Once again, how nice would it have been to see Mike Sweeney — who is open to catching again — in a Mets uniform right about now?

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Valentin May Retire

Per John Delcos, Jose Valentin’s latest injury may end his career.

Valentin, who was coming back from a knee injury that ended his 2007 season, as well as battling shoulder tendinitis, has now been diagnosed with a pinched nerve in his neck. The injury could require surgery, knocking him out until at least June.

“I’m going to be out again for three more months, come down there and get rehab?” Valentin asked. “By that time, it’s already four months into the season. What do I have to go down there and prove? Nobody’s going to give me a contract for two months just in case somebody got hurt.”

Hat tip to Walnutz on the link.

What does anyone think about having Valentin stay with the team as a coach? Personally I think he has a managerial career in his future.

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Mets Pitching Depth Chart

There are less than two weeks left before Opening Day, and there are about 20 pitchers still in Port St. Lucie. The recent demotions of several minor league pitchers and the injury to Jason Vargas has slimmed things a bit, but there are many questions still to be answered in the next 10-12 days.

This is the way the pitching staff looks as of now:

Starters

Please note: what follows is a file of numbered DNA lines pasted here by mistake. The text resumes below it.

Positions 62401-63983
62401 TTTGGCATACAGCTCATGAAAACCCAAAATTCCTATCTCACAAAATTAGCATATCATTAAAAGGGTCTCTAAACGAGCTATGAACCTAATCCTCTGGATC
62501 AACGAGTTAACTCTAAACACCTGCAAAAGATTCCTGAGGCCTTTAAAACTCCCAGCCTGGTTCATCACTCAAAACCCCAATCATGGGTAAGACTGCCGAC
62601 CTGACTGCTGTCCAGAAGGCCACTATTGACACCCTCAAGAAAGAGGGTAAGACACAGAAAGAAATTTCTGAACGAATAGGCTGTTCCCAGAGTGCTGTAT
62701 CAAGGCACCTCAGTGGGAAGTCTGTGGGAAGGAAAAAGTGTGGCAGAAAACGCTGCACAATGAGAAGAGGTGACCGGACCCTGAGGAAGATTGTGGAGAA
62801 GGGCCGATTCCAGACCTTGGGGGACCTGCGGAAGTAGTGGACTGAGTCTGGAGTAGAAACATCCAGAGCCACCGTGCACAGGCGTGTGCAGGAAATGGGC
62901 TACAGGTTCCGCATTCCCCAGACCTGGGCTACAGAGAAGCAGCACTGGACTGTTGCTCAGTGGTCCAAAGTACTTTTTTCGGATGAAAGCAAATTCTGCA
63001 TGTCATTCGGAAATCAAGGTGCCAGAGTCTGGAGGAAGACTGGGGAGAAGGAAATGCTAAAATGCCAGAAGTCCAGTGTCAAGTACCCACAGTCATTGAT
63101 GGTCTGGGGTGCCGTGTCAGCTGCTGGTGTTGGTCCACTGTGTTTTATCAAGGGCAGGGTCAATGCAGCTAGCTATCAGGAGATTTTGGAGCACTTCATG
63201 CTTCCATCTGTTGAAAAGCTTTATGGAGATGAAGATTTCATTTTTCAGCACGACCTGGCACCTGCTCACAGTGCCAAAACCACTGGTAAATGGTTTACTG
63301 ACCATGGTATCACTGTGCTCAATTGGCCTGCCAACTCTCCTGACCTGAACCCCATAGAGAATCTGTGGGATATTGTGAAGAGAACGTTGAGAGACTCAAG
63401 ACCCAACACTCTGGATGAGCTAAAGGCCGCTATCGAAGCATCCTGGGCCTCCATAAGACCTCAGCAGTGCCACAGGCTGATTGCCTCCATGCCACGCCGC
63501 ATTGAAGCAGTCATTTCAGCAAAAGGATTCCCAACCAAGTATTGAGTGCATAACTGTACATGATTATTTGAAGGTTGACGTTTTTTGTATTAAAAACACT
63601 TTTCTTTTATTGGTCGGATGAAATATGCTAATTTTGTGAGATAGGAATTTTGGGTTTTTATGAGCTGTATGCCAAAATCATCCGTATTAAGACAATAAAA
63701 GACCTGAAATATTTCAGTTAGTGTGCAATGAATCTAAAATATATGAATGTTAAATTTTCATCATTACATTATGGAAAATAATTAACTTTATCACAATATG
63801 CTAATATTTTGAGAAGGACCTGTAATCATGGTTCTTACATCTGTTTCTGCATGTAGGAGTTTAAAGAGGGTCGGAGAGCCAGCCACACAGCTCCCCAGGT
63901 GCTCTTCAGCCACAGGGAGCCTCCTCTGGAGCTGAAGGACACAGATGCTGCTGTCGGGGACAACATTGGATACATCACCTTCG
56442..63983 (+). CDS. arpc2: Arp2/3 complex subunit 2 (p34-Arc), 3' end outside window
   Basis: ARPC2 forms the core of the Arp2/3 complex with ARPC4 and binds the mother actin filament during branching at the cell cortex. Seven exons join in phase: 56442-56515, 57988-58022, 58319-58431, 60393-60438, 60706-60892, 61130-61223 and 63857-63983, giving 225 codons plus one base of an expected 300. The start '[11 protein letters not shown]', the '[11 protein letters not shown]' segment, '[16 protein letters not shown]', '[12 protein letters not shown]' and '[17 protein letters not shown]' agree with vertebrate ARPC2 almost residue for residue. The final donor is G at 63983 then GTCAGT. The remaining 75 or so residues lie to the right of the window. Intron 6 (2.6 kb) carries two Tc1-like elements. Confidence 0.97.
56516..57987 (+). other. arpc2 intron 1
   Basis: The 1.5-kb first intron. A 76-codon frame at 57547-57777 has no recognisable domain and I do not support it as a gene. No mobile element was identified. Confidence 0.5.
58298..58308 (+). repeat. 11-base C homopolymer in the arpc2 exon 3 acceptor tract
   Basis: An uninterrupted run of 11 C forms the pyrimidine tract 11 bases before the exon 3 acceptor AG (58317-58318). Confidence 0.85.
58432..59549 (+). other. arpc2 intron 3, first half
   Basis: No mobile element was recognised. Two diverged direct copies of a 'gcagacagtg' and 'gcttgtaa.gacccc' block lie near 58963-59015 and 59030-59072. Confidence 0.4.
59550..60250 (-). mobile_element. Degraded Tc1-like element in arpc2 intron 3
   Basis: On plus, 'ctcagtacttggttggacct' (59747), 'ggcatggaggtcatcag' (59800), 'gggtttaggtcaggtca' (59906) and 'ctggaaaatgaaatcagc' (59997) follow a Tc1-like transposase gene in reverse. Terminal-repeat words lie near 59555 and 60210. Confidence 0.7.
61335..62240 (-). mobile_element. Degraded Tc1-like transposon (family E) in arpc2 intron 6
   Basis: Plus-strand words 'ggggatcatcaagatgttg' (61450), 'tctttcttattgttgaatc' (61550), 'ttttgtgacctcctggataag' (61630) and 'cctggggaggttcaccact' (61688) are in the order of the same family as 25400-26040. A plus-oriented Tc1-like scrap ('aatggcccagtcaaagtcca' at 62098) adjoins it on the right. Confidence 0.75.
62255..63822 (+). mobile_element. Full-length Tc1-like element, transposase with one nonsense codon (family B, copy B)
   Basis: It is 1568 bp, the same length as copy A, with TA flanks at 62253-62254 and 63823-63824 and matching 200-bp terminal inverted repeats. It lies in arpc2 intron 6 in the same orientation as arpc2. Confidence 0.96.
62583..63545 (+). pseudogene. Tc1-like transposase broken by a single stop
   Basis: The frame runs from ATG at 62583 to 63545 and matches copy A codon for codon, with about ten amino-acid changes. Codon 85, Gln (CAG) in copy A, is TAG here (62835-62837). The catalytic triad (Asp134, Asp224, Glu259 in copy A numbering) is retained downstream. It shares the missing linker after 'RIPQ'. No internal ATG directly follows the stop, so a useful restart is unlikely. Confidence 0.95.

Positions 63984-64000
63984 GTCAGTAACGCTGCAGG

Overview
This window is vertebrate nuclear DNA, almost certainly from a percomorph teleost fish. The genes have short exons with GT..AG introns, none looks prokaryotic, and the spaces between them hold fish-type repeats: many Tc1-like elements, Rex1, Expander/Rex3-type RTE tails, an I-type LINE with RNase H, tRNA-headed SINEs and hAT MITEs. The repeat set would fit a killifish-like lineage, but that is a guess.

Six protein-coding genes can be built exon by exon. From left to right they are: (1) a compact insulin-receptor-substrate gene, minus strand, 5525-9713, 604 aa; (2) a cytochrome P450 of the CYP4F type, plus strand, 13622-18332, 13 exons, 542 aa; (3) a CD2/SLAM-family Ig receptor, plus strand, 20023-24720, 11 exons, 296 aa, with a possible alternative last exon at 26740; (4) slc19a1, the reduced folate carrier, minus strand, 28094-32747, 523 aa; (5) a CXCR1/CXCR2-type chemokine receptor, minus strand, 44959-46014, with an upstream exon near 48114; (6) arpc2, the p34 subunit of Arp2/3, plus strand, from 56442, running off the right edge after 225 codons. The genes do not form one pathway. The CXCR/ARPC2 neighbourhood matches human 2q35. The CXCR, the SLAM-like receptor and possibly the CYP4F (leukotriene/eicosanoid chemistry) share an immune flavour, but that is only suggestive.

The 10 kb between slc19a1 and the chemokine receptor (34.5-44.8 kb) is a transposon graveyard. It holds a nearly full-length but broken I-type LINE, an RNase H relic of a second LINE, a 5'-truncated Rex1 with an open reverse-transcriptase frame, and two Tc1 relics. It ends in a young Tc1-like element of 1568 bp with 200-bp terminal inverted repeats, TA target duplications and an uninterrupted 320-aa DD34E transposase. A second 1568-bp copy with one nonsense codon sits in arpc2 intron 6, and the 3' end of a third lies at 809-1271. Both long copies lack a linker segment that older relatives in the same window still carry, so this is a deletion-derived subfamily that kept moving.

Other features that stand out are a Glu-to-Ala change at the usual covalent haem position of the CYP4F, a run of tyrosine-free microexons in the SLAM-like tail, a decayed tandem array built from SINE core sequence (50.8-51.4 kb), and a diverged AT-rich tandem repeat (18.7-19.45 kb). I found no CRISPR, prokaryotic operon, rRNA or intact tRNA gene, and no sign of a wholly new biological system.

1. Johan Santana
2. Pedro Martinez
3. John Maine
4. Oliver Perez
5. Orlando Hernandez / Mike Pelfrey

Relievers

6. Billy Wagner
7. Aaron Heilman
8. Pedro Feliciano
9. Matt Wise
10. Scott Schoeneweis
11. Jorge Sosa
12. Steven Register
13. Duaner Sanchez
14. Joe Smith
15. Ricardo Rincon
16. Nelson Figueroa
17. Brian Stokes
18. Nate Field
19. Joselo Diaz
20. Tony Armas, Jr.

My depth chart could be off, but I think it’s close. At this point, yes I believe Register, Sosa, The Show, and Wise are all ahead of Duaner, and I think that Dirty may end up hanging back in PSL for a few extra weeks to get his velocity and command back. There’s no point in rushing him when there are so many other arms to rely on in the interim. It makes sense to let Sanchez get himself completely healthy, give him innings in the warm Florida sun, and bring him up in May.

Most likely, Armas, Diaz, Field, and possibly Stokes will be reassigned in the next few days. The fate of Figueroa and Rincon rest with the Mets decisions on The Show and Sosa. Hopefully, the Mets can move Show because Rincon’s velocity, ability to change speeds, and command are all clearly better.

As suggested by Adam Rubin, Sosa may stick around because of his starting experience — and the fact he was stretched out for three innings on Sunday would lead us to believe that the Mets are already thinking that way.

Though, Nelson Figueroa has been almost exclusively a starter in his career, and he, along with Pelfrey and Armas, provide adequate depth in the likely event that El Duque can’t begin the season. Remember, also, that a fifth starter won’t be needed for at least the first two weeks of April — possibly longer depending on the weather. Let’s not completely dismiss the idea of packaging one or both of Sosa and The Show for a decent starter with options — someone like Danny Meyer or Gustavo Chacin. The Blue Jays in particular are desperate for relief help since learning that setup reliever Casey Janssen would be out for the season (though he was auditioning for the fifth starter spot).

Register has been impressive, and I’d be surprised if the Mets offered him back to the Rockies at the end of the month. That’s bad news for Joe Smith, who has options and would appear to be the odd man out in every scenario. But then again, that’s good news for the Mets bullpen — if they don’t have room for one of their top hurlers from the first half of 2007, then they’ll have a fairly solid relief corps.

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Trade with the Yankees?